The cam follower 68 has an elongate body 98, defining a lengthwise rectangular slot 100, which accepts drive pin 102 projecting rearwardly of the door at the rotational axis of the cam 66. The pin guides vertical movement of the cam follower. The cam follower 68 has a forwardly projecting guide lug 104 which traverses the three step, cam surface 106 on the control cam 66. The cam follower 68 is biased upwardly by a coil spring 108 so that an upwardly facing guide surface 110 on the lug 104 maintains intimate contact with the cam surface 106 and the cam follower 68 responds positively and consistently to the movement of the control cam 66.
The upper region of the actuating member 70 defines an upwardly opening, rectangular recess 112 with an integrally formed row of teeth 114 extending lengthwise of the member 70 at one side of the recess 112. The cam follower 68 has at its lower free end a lengthwise row of teeth 116 for cooperation with the teeth 114 on the actuating member 70. The lower portion of the cam follower has a weakening cut-out 118 which defines a flexible side 120 that is collapsible into the cut-out 118 to effectively narrow the width of the cam follower 68 at its bottom portion. The bottom of the cam follower has a rounded leading edge 122 for guiding the cam follower into the recess 112 in the member 70.
By moving the cam follower 68 and member 70 towards each other in a longitudinal direction, with the lower portion of the cam follower introduced to the recess 112, the teeth progressively engage to prevent separation of the cam follower and member 70. Because the lower end of the cam follower 68 is slightly wider than the width of the recess 112, the side 120 will collapse into the cut-out 118 and thereby exert a bias on the row of teeth 116 on the cam follower toward the row of teeth 114 on the member 70. As the cam follower and member 70 are urged longitudinally towards each other, the teeth engage and ride over each other which is made possible by a slight lateral shifting of the cam follower against the bias established by the side 120. The cooperating rows of teeth 112, 114, make it possible for the cam follower 68 and member 70 to be locked relative to each other in a plurality of longitudinal positions as dictated by the number and spacing of teeth.
The lever 62 is used to establish a desired relationship between the cam follower and member 70. The lever 62 has an associated arm 124 with a surface 126 at its free end that can be disposed beneath a downwardly facing shoulder 128 on the member 70. The surface 126 is placed in the path of the shoulder by pivoting the lever 62 about the lever shaft 54 in a counterclockwise direction until, as shown in FIG. 11, a flat surface 130 on the arm 124 facially encounters a laterally facing surface 132 on the actuating member 70 and blocks downward movement thereof. The actuating member 70 can be shifted downwardly with the surfaces 130, 132 against each other until the surface 126 and shoulder 128 abut, at which point furthe downward shifting of the actuating member 70 is arrested.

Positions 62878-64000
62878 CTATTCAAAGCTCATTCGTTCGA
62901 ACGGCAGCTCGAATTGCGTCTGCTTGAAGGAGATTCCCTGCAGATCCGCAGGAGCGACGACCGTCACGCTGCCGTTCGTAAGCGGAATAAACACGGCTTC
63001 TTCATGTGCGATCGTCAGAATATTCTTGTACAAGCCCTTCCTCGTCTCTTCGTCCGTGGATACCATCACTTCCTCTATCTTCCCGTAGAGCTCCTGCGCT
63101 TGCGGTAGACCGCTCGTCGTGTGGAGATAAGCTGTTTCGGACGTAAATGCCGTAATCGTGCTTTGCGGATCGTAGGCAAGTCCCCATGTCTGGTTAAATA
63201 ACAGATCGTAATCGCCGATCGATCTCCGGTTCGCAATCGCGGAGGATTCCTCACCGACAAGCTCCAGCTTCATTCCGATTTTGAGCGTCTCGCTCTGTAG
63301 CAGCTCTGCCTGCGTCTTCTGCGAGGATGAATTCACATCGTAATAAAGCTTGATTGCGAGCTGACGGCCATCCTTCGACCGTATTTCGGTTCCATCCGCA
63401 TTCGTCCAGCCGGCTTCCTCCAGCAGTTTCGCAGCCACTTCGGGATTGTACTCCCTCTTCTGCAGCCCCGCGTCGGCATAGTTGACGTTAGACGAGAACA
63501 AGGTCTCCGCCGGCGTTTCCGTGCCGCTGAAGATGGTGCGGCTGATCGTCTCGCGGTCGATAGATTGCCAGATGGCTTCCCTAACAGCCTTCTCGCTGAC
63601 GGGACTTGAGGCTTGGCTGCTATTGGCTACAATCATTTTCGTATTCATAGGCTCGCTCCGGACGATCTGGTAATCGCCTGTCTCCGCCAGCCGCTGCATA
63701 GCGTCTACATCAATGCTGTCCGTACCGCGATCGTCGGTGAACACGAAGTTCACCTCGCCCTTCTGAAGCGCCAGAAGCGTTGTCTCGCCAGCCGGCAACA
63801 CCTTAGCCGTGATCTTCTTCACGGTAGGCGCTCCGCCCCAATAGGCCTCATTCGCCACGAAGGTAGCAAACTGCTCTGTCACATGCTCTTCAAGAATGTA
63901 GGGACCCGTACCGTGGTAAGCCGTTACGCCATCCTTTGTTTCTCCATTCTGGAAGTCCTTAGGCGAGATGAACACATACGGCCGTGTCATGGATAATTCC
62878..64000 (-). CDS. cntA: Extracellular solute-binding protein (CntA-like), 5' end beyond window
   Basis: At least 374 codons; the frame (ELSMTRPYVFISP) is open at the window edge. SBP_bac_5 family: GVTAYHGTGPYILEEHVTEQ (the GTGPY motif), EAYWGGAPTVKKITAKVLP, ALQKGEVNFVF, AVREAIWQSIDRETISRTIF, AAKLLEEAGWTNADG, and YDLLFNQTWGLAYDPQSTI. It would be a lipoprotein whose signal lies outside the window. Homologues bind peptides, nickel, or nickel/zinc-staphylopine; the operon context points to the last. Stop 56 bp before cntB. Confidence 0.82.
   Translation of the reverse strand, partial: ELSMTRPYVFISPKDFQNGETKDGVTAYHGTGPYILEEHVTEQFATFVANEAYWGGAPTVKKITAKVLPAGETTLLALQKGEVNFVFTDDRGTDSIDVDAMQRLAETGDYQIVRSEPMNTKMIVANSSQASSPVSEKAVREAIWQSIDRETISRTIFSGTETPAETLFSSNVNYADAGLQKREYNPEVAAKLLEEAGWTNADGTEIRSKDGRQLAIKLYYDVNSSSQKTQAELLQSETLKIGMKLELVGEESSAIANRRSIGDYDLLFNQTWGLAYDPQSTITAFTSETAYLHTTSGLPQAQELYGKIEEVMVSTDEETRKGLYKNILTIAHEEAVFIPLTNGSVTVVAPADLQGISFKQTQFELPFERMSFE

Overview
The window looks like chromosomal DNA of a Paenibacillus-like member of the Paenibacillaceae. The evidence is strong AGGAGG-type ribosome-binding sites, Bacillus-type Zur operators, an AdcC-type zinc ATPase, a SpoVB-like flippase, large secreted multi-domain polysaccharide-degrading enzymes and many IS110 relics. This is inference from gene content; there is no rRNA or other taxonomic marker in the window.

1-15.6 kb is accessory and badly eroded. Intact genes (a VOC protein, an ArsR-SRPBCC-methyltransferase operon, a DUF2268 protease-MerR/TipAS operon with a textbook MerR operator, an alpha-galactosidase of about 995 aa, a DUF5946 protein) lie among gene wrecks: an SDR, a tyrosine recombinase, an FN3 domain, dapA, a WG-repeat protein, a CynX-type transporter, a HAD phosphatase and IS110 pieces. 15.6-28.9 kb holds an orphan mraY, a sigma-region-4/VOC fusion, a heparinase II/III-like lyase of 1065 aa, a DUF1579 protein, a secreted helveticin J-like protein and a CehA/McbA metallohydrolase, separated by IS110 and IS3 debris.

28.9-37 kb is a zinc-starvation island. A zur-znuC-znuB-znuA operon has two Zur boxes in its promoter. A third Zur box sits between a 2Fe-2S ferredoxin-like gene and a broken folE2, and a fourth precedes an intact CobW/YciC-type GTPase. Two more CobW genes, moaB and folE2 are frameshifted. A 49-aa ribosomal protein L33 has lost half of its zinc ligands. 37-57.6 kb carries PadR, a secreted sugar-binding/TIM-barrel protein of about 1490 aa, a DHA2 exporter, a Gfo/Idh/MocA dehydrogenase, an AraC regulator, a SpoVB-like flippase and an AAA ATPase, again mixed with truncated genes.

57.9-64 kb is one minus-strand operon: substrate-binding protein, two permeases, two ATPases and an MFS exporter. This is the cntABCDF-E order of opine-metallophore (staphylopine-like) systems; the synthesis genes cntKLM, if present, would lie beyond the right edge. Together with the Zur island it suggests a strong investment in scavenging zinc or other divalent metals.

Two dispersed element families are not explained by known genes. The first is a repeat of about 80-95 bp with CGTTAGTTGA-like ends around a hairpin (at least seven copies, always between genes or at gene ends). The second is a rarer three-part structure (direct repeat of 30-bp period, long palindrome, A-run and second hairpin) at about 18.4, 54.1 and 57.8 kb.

With the cam follower 68 in operative relationship with the control cam 66 and the free end of the cam follower introduced at the top of the recess 112, the cam 66 can be manually rotated through the knob 24 through a complete operating cycle. The rows of teeth 114, 116 will progressively increase in overlap until the extreme downward travel position of the cam follower is realized. The combined length of the cam follower 68 and actuating member 70 can be precisely established by the assembler and connection involves only the simple steps of pivoting the lever 62 to abut the actuating member 70 and thereafter manually cycling the control cam 66. Not only does this assure consistent, predetermined relationship between the actuating member and cam follower, but it also assures that undue stress is not transmitted through the linkage between the timer mechanism 20 and lever 62 during assembly and operation. After the actuating member 70 reaches its downwardmost travel position, it will be drawn upwardly and, as this occurs, the bias of spring 64 will urge the lever 62 to its normal position in a clockwise direction from that shown in FIG. 11.
To facilitate separation of the cam follower 68 and actuating member 70, the front side of the recess 112 is open. This permits the cam follower to be drawn rearwardly of the door to separate the teeth on the cam follower and actuating member and obviates having to force the teeth on the cam follower over the teeth on the actuating member by moving the cam follower 68 and actuating member 70 longitudinally away from each other.
It can be seen that the contour of cam surface 106 causes joined cam follower 68 and actuating member 70 to follow a reciprocating path as the apparatus is cycled. The cam follower 68 is urged progressively downwardly from its FIG. 8 position as the cam rotates clockwise in FIG. 8. The extreme downward position of the cam follower is achieved with the lug at the position immediately adjacent the first cam step 134 (FIG. 5). A second cam step 136 moves the cam follower from an intermediate position to its FIG. 8 position upon continued rotation of the cam.
Operation of the detergent door latch in response to movement of the cam follower 68 and actuating member 70 is accomplished through the cooperation of a lateral projection 137 on the actuating member 70 with a trigger arm 138 associated with the lever 62. The trigger arm 138 has a cylindrical portion 140 which snaps into a cylindrical slot 142 on the lever so that the trigger arm 138 pivots about an axis substantially parallel to but spaced from the axis of pivoting of the shaft 54. The trigger arm 138 has a laterally projecting, flat surface 144 which is borne by the force of spring 64, connected between the trigger arm 138 and support block 82, facially against a laterally facing surface 146 on the lever 62. This imparts the aforementioned bias to the lever 62 in the clockwise direction in FIGS. 5, 6, 8 and 11.